JONATHAN: And any time if you like just look back in history, actually the obesity and being overweight was just like — just didn’t really exist, so it is not the default state, but what I think we find ourselves in Abel and I’m curious as to how we can get out of this, is like it’s not hard to not get lung cancer, just don’tsmoke, however, if you lived in America in the early 1900s when everybody smoked everywhere, then even if you chose not to smoke, you were subjected to secondhand smoke. It’s easy to not get lung cancer –
JONATHAN: But, it’s really hard to not get lung cancer if you live in a culture where you are just inundated with it at every turn.
ABEL: Right.That’s a really good point, but like you said, the natural state is to be healthy and so in a healthy body, you can really get away with quite a lot like humans always did. You could indulge, you could find a whole pot of honey and probably eat the whole thin and it’s not that big of a deal aside from taking a nap after a big sugar-crash after that.
What we find today, is that so many of us are fundamentally broken and the vast majority of people who are overweight or obese, it’s not that they’re fat that’s making them sick, it’s — they get sick first and then the fat is a side-effect of that. So what we are looking at are people who are broken metabolically and I think you’ve described this very well in your book and in your podcast as well, but that’s really what we’re talking about here is that people — if you’reeating the way that humans have always been eating at least mostly for the majority of your life, none of this stuff is really an issue. You just — being fat won’t be a problem because you don’tget fat, you will not have to lose weight, that’s an unnatural state of being in a place where you need to lose weight to be healthy and unfortunately that’s where we find most of us today.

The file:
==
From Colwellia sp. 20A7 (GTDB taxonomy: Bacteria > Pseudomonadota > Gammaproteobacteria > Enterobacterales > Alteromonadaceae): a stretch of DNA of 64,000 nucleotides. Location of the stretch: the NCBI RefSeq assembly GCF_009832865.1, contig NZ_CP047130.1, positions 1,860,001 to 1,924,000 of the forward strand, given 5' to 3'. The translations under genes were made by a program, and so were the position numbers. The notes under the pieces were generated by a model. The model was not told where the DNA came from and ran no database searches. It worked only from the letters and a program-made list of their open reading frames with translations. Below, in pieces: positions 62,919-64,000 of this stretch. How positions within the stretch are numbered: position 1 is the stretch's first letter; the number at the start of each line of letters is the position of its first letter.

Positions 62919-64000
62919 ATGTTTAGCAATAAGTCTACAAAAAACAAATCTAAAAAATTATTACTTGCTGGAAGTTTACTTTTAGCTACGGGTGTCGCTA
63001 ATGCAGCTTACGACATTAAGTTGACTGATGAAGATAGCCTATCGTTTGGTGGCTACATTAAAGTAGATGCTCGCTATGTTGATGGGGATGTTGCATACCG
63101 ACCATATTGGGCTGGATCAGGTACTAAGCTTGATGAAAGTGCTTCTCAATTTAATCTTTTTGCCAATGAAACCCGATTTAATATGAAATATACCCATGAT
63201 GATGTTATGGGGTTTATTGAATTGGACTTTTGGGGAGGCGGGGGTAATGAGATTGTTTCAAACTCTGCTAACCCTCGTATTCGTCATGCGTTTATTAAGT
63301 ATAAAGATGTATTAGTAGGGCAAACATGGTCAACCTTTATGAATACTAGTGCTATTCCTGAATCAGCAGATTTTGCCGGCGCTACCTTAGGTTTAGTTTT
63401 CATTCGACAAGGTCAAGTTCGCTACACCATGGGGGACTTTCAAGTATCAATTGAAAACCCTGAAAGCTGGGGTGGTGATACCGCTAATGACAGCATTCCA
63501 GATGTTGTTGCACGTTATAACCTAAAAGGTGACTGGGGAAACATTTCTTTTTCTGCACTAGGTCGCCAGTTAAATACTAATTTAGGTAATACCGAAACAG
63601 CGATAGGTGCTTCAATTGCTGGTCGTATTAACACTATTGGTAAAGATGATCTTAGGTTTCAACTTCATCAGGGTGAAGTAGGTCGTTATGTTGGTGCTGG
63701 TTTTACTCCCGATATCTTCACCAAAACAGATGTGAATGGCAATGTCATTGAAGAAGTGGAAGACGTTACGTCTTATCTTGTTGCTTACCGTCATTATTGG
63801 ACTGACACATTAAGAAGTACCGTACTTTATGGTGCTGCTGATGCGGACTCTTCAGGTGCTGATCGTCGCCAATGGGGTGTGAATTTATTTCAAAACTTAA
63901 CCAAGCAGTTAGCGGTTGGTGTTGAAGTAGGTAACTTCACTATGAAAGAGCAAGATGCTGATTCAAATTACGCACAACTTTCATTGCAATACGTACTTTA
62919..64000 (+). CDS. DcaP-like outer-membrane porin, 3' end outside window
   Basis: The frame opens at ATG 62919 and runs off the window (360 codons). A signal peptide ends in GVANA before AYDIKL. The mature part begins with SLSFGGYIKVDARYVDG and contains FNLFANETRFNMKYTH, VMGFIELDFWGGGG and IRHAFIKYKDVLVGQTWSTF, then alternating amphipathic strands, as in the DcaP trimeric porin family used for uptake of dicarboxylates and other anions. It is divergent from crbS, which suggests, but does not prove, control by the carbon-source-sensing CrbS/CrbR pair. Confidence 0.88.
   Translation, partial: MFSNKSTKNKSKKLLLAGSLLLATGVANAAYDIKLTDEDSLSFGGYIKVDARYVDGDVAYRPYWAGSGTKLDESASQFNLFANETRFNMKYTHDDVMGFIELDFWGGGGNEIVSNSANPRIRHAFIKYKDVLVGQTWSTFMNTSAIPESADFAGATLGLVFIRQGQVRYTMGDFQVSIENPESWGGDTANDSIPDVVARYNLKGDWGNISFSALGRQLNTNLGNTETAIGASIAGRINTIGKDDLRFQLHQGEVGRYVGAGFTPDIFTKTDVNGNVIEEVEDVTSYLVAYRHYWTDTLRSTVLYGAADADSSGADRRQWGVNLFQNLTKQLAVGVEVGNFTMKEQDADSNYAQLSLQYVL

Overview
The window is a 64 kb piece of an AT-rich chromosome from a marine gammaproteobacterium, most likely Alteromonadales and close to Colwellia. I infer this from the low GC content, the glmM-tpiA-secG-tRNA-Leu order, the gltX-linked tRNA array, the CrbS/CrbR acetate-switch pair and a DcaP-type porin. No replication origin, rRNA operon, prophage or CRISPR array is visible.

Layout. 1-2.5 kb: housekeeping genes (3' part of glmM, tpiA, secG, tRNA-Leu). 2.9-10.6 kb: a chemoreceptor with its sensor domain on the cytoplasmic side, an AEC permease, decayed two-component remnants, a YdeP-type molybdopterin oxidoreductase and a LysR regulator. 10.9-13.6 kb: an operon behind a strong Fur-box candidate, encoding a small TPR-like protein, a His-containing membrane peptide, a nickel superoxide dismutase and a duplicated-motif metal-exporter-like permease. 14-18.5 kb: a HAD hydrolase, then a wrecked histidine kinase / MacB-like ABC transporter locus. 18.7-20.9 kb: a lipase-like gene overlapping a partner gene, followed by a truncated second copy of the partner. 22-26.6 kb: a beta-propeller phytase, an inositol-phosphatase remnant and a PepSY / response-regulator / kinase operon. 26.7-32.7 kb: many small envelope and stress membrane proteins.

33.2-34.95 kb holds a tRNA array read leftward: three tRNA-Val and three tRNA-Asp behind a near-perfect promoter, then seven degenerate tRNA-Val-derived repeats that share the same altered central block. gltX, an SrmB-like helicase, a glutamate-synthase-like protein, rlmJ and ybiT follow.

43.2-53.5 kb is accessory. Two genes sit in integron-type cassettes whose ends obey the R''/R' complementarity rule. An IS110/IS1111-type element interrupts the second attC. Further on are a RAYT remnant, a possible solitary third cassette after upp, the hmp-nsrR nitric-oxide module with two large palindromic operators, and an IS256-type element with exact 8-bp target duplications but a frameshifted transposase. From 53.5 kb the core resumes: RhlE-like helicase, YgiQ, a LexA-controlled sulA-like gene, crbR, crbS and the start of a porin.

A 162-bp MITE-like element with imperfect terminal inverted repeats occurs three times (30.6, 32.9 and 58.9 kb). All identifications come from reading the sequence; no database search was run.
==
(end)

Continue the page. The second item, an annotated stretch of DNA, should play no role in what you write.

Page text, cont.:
JONATHAN: And this idea, Abel, about really getting dialed into what is and isn’t normal, I think is key because for a lot of us, we’ve got a lot of stuff going on in our life. It’s like I have enough to worry about and if you can kind of understandthat you are not defective by default and that normal — like, it’s not normal to be hungry. Calories are not something to be avoided like fat doesn’t make you fat. Fat makes you full and even if you do indulge, like we were talking about this where you ate a whole pumpkin loaf or something like that –
JONATHAN: And it’s not like your body is dumb, your body is like, oh my god, I just ate 2000 calories. You’regoing to be really full for a really long time and your body isn’t stupid, right?